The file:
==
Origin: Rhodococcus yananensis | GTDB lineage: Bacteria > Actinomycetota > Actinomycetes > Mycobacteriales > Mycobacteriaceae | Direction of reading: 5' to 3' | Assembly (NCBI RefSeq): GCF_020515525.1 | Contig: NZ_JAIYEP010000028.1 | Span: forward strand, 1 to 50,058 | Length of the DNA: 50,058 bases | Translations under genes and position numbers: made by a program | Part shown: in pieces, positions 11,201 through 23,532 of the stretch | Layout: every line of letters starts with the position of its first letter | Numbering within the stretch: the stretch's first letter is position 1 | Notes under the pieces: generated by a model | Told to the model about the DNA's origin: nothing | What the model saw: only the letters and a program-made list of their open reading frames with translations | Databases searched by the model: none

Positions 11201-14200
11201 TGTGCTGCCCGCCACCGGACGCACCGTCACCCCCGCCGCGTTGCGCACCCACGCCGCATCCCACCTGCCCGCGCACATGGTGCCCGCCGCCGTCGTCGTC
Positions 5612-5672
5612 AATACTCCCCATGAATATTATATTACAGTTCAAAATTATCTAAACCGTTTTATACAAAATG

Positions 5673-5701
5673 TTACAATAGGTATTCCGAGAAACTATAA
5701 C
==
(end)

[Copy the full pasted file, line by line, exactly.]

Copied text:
Origin: Rhodococcus yananensis | GTDB lineage: Bacteria > Actinomycetota > Actinomycetes > Mycobacteriales > Mycobacteriaceae | Direction of reading: 5' to 3' | Assembly (NCBI RefSeq): GCF_020515525.1 | Contig: NZ_JAIYEP010000028.1 | Span: forward strand, 1 to 50,058 | Length of the DNA: 50,058 bases | Translations under genes and position numbers: made by a program | Part shown: in pieces, positions 11,201 through 23,532 of the stretch | Layout: every line of letters starts with the position of its first letter | Numbering within the stretch: the stretch's first letter is position 1 | Notes under the pieces: generated by a model | Told to the model about the DNA's origin: nothing | What the model saw: only the letters and a program-made list of their open reading frames with translations | Databases searched by the model: none

Positions 11201-14200
11201 TGTGCTGCCCGCCACCGGACGCACCGTCACCCCCGCCGCGTTGCGCACCCACGCCGCATCCCACCTGCCCGCGCACATGGTGCCCGCCGCCGTCGTCGTC
Positions 5612-5672
5612 AATACTCCCCATGAATATTATATTACAGTTCAAAATTATCTAAACCGTTTTATACAAAATG

Positions 5673-5701
5673 TTACAATAGGTATTCCGAGAAACTATAA
5701 C